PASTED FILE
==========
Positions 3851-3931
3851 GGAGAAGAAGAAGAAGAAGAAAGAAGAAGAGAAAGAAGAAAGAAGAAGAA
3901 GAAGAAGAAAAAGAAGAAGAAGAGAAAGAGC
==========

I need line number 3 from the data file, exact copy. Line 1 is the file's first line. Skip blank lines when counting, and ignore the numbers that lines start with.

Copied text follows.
3901 GAAGAAGAAAAAGAAGAAGAAGAGAAAGAGC